Campaign for Women’s Suffrage
On August 20, 1920, the Nineteenth Amendment was ratified and women could vote in all forty-eight states. It was the landmark beginning of a century of progress for women in the United States, as a new world of opportunity opened up in education, work, and participation in politics and culture.
“Second Wave” feminism brought abortion rights in the 1973 Supreme Court case Roe v. Wade, four female Supreme Court justices beginning in 1981, and legal protections against discrimination in the workplace (the Equal Pay Act of 1963, Ledbetter v. Goodyear Tire and Rubber Company, 2007). In the 116th Congress, 24 percent of elected members were female.
Suffragist, “Mrs. Suffern” holding a sign and a flowered ballot box, amid a crowd of boys and men, 1914. Library of Congress
Women achieved parity in higher education and went on to exceed men in educational achievement. More women than men are now enrolled in medical school and law school. In the journalism field, more women are getting communications degrees and serving as newscasters and byline reporters, although men still dominate.
In the twenty-first century, coverage of gender issues in the media demonstrates the move toward parity, as does the exposure of sexual harassment and oppression in the journalism industry as raised by the “#MeToo” movement.
As the country celebrated the centennial of women’s suffrage in 2020, journalists continued to cover the obstacles around voting rights in the United States, including new voter ID laws, which studies have shown disproportionately affect people of color.
Discuss the following questions:
- How did the Nineteenth Amendment give women rights and opportunities to fully participate in civil society?
- What are some of the advances for women in the Second Wave of feminism?
- What role has journalism played in advancing women’s rights in recent times?
Create Your Own Story—Final Activity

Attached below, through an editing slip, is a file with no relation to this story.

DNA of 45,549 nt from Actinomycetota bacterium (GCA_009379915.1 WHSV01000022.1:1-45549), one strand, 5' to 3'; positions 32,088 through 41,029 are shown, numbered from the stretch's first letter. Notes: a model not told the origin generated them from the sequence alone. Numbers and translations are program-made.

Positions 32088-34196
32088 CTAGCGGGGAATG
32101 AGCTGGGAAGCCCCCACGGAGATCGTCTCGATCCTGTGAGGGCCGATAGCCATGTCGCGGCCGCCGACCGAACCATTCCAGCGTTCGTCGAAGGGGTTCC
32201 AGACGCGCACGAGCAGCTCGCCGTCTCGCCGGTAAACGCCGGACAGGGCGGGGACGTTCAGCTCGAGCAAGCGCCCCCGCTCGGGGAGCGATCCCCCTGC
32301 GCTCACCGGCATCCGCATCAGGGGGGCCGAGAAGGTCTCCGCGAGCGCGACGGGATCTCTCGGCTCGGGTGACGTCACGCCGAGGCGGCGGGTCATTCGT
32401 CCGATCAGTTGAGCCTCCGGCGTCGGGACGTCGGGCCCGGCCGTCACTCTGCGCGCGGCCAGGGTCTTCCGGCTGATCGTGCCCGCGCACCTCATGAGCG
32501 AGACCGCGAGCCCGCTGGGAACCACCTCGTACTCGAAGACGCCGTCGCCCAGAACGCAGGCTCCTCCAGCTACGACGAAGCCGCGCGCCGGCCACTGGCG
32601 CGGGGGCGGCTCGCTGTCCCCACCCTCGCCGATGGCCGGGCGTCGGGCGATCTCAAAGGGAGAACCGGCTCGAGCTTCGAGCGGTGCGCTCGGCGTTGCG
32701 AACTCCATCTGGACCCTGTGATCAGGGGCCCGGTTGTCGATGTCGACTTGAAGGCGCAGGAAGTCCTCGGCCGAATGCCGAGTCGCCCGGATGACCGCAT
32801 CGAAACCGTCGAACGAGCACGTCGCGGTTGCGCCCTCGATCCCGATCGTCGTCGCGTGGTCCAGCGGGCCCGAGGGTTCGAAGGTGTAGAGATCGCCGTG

Suffragists in each state worked to make sure their state legislatures ratified the Nineteenth Amendment. In this final activity, you will have the opportunity to create your own front-page news story on the suffrage movement in your state.
- Check out the story of ratification in your own state using the National Park Service’s “19th Amendment By State” article and note the year of ratification.
- Read two or three more articles from history websites that you have used before in class or your teacher recommends.
- Write a short summary on your state’s story of ratification along with a few facts about suffrage you have learned in this case study.
- Review the images in the carousel and decide which image will best accompany your piece—be creative!
As you write your article, keep the following in mind:
- Length: 2–3 paragraphs.
- Include basic facts (who, what, where, when, why, how).
- Tie your piece back to a specific idea from one of the images provided in the carousel below.
- Decide which news format you would like to use, newspaper or website.
- Give your article a title and add a headline (a good headline catches the reader’s attention in some way).
Create Your Own Story
Quick recap: Choose your news format and an image from the carousel. Insert your copy, including title and subheading. Download and share with your classmates.
Please select your media type.
Your TitleSelect Image